Durian has yet to take off as a major fruit in the West. This might be due to the smell, which as been described as “turpentine and onions, garnished with a gym sock“.
Despite this demand is booming for durian. And this means that management of durian orchards is becoming more pressured. Obviously there’s no fruit without pollination and durian has some unusual pollinators. Chiefly it seems to be pollinated by bats, along with spiderhunters (a bird) and giant honey bees. This is due to a rich nectar, which packs 869 calories per millilitre. To get a whole millilitre you’d need to visit just three flowers. That’s quite a food source and it’s not just attractive to cave bats and birds. It also attracts Pteropus hypomelanus, the flying fox, the biggest fruitbat in the world. What happens when a massive bat hits the durian trees? It’s been thought that it’s damage to the flowers, but a team of scientists have been investigating further.
Using camera traps, researchers collected video evidence showing the island flying fox (Pteropus hypomelanus) pollinating durian flowers, leading to the production of healthy durian fruit. Their study – Pollination by the locally endangered island flying fox (Pteropus hypomelanus) enhances fruit production of the economically important durian (Durio zibethinus) – has been published in the Journal of Ecology and Evolution.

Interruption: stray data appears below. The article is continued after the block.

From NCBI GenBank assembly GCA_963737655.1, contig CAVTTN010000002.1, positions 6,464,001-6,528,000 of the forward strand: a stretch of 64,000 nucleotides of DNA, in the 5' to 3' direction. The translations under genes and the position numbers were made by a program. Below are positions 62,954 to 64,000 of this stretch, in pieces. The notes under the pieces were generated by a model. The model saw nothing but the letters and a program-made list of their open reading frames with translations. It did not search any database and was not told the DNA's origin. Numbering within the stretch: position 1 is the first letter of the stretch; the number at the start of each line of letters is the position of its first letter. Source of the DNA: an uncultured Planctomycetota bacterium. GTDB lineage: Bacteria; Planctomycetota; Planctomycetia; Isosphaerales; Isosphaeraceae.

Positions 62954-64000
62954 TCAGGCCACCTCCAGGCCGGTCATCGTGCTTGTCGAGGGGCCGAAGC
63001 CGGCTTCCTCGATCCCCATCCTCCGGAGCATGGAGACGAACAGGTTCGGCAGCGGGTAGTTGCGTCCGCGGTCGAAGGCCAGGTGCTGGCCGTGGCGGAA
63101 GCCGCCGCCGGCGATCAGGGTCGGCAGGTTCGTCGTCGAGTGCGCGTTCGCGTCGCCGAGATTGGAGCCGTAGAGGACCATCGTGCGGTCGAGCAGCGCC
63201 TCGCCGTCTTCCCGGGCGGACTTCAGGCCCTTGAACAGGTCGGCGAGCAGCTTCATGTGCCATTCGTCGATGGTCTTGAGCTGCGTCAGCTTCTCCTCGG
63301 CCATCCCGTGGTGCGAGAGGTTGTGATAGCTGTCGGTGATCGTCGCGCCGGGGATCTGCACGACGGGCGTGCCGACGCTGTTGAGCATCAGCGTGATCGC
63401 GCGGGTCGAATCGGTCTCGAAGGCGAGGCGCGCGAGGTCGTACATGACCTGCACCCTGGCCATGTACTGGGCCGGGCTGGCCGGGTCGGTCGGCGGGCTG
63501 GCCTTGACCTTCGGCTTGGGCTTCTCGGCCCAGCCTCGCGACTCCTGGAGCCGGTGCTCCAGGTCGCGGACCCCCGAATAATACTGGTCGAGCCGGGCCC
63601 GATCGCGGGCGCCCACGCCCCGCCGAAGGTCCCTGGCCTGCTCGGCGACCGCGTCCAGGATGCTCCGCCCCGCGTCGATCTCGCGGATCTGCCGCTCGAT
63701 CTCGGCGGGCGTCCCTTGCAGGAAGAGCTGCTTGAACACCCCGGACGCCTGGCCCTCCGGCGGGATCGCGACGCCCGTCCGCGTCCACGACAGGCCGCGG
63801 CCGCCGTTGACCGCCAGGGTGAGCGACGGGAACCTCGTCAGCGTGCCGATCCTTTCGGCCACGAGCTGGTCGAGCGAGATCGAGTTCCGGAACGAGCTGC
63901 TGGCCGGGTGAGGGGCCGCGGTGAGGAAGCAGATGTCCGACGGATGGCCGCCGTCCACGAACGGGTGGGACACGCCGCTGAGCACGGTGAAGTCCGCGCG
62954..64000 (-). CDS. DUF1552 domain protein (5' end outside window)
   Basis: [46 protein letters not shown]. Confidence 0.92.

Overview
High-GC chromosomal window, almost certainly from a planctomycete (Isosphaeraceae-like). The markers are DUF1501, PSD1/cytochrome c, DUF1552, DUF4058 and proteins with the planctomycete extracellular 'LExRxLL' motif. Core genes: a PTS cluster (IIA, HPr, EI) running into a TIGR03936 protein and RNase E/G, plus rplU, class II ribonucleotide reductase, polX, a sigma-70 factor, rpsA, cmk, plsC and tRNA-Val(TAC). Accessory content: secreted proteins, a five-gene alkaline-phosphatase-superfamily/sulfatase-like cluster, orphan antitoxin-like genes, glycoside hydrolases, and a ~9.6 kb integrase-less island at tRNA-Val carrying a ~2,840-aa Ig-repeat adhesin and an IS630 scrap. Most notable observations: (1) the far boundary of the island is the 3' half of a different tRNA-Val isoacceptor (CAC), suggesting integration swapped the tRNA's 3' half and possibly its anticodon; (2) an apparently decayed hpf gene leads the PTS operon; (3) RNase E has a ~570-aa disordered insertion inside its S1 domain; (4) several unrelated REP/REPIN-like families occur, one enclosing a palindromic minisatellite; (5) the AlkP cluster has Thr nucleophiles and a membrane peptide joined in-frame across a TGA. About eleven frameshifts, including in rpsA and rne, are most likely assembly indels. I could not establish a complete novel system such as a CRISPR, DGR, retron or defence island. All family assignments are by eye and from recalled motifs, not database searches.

This is critically important news for durian farmers as the island flying fox is already classified as ‘endangered’ on Malaysia’s National Red List.
Large fruit bats of the genus Pteropus are severely threatened by hunting and deforestation. They are often sold and eaten as exotic meat due to an unsubstantiated belief that consuming them can help cure asthma and other respiratory problems. They are also persecuted and killed as agricultural pests, as some people claim that the bats cause damage and economic loss by feeding on cultivated fruits.
Consequently, these factors have led to a severe decline in flying fox populations worldwide. This could be a problem for tropical plants in fragmented habitats, such as durian plantations isolated by deforestation.
Dr Ahimsa Campos-Arceiz, one of the coauthors of the study, said: “The durian is a fascinating plant that, with its flowers pollinated by bats and its seeds dispersed by large animals like elephants, beautifully exemplifies the importance of plant animal interactions. The durian fruit is particularly famous for its pungent smell and unique taste, adored by most people in Southeast Asia and so often misunderstood – abhorred? – by westerners. We hope this study brings attention to the urgency of conserving flying foxes in Southeast Asia.”